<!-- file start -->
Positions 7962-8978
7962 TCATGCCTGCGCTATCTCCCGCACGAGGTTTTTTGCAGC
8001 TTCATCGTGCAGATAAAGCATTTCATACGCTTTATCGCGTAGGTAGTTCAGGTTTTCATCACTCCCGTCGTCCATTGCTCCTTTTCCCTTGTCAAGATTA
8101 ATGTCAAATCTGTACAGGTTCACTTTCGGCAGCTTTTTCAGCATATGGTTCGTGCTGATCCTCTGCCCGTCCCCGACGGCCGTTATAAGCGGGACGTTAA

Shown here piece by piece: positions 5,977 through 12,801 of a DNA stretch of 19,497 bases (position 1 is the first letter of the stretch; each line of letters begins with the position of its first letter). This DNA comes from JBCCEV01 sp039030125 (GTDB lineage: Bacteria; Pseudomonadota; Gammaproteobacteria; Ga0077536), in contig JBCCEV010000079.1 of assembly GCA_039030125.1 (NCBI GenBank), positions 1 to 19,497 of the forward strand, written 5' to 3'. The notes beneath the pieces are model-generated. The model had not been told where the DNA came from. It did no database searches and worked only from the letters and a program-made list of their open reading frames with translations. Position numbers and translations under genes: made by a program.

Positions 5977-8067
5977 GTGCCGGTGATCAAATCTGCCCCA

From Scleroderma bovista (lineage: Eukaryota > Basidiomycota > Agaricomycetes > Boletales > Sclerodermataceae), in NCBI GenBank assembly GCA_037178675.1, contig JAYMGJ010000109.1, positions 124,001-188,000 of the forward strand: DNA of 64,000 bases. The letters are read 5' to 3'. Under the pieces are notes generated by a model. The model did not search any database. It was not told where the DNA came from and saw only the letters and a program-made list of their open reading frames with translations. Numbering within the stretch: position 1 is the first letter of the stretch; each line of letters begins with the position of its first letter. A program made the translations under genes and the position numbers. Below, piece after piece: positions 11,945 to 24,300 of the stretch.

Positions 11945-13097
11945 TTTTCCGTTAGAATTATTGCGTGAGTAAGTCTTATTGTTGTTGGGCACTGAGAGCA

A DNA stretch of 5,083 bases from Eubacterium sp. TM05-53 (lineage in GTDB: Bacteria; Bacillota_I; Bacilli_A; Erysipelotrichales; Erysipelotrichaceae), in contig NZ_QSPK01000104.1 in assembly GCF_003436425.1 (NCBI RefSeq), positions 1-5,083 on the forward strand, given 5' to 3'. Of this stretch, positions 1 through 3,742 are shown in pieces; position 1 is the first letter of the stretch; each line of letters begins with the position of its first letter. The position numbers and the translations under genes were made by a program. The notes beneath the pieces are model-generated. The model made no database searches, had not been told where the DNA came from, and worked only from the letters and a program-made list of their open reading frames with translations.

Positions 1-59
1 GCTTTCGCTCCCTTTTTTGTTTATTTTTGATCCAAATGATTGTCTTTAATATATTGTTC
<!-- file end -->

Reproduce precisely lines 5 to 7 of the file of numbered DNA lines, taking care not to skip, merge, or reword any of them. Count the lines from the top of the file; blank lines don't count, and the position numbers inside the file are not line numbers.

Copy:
Shown here piece by piece: positions 5,977 through 12,801 of a DNA stretch of 19,497 bases (position 1 is the first letter of the stretch; each line of letters begins with the position of its first letter). This DNA comes from JBCCEV01 sp039030125 (GTDB lineage: Bacteria; Pseudomonadota; Gammaproteobacteria; Ga0077536), in contig JBCCEV010000079.1 of assembly GCA_039030125.1 (NCBI GenBank), positions 1 to 19,497 of the forward strand, written 5' to 3'. The notes beneath the pieces are model-generated. The model had not been told where the DNA came from. It did no database searches and worked only from the letters and a program-made list of their open reading frames with translations. Position numbers and translations under genes: made by a program.

Positions 5977-8067
5977 GTGCCGGTGATCAAATCTGCCCCA